NEW ORLEANS (WVUE) – After a record breaking French Quarter Fest weekend, we’re back at it with Jazz Fest taking over the Fairgrounds starting Friday.
They’re [hotels] telling us that April 2020 may be their best month since the beginning of COVID, which is a very welcome sign,” Kelly Schulz with New Orleans & Company said.
Hotels this past weekend were booked or close to it with all of the different events in the city, but it’s just getting started.
“We like to say the Jazz Fest is like hosting a Super Bowl every year,” Schulz said.
Schulz says it will easily bring in $400 million this year, probably more.
“We think this year will be one of the biggest of the best because we haven’t had it since 2019. There is so much pent up demand,” Schulz said.
Canseco’s Market by the Fairgrounds is already busy on Wednesday.
“It’s been very hectic we have a lot of business that’s coming around the store, especially at this time, we’re having an early start,” Assitant Manager Mary Strout said. “It normally starts on Thursday, but we’ve had a lot of influx of people coming in last night and today and as you can see a lot of people are already here.”
It’s only going to get busier for them. Not only serving up Cubans at the festival, but also in the store.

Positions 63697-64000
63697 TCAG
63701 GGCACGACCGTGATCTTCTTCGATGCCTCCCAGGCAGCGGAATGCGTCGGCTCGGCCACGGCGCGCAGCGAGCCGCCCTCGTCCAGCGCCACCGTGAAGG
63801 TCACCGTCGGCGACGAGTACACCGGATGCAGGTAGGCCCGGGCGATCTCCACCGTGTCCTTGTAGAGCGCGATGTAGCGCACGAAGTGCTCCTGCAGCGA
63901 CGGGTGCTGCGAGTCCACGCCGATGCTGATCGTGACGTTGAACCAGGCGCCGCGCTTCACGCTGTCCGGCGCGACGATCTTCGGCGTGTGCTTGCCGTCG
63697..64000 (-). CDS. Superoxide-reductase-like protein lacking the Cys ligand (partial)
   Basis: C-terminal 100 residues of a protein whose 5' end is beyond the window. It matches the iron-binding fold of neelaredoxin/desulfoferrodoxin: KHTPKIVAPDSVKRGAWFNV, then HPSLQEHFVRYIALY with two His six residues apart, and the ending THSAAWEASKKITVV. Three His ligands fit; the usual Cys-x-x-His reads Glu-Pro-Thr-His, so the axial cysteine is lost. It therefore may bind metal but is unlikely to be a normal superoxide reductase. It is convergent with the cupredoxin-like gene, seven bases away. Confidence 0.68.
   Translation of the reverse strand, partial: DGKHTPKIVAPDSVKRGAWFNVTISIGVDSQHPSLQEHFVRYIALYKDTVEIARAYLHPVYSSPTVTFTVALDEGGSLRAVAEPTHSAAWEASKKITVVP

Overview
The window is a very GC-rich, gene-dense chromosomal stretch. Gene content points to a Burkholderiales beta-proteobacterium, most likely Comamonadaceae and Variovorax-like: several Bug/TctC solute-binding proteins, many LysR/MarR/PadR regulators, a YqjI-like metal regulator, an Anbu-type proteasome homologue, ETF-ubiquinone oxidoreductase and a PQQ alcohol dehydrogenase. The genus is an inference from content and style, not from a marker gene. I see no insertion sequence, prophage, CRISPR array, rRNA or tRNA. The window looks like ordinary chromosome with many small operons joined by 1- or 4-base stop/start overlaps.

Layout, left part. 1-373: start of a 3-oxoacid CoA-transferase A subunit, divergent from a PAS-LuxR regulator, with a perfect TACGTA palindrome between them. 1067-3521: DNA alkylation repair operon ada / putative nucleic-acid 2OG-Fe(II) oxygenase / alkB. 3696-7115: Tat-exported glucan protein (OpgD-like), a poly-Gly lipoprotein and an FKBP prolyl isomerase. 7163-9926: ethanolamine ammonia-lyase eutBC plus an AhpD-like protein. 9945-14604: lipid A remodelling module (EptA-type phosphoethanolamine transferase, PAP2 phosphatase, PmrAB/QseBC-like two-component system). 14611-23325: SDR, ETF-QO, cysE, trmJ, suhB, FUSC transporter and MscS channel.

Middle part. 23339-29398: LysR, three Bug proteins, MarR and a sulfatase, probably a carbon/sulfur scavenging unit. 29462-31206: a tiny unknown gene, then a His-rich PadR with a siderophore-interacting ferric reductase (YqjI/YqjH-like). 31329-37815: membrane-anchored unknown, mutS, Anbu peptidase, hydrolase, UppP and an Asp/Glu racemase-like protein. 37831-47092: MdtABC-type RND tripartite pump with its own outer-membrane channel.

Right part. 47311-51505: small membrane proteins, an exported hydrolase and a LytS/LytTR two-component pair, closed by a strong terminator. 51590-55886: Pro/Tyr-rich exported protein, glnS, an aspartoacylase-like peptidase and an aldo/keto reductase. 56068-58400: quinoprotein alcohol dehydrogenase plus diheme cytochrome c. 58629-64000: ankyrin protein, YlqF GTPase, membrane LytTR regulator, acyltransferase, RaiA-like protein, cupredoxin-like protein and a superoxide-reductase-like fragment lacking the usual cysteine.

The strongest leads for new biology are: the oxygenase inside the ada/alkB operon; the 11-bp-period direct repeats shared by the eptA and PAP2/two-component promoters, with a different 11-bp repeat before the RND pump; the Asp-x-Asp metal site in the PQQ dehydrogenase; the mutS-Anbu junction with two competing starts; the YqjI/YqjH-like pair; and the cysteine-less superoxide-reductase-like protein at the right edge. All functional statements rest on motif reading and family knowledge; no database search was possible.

“We’re expecting about between 1,500 and 2,000 people a day,” Strout said. “We’re staffed up. We went to a food show, we got everything, back stock, anything that we knew we’re gonna really have ready to go, so, we’re pretty prepared.”
The oldest original Jazz Fest vendor, the Vaucresson’s are busy prepping their famous hot sausage po’boys for the masses.
“These two years without this institutional period of festivals, which for us in this city with our biggest industry of tourism, really, really let us know what we missed,” Vance Vaucresson said. “We didn’t realize how big of a part of our lives financially and also fundamentally these festivals were.”
At French Quarter Fest, they realized they needed to get back into festival shape with even bigger crowds than years past.
“I ran out of bread a lot,” Vaucresson said. “I ran out of things that I thought we had planned based on previous years, so we’re just gonna hope that we can get through. We’ve got some supply chain issues, like everyone else is, getting some things that we need. So, people can’t really give us what we would normally get, but we’re gonna work with it.”
They won’t miss another year and another opportunity to showcase the city’s culture and history.
“We’ve got the sausage, we’ve got the bread, you bring in the people and we’re gonna make sure that your face is in the place and we’re gonna feed it,” Vaucrisson said.
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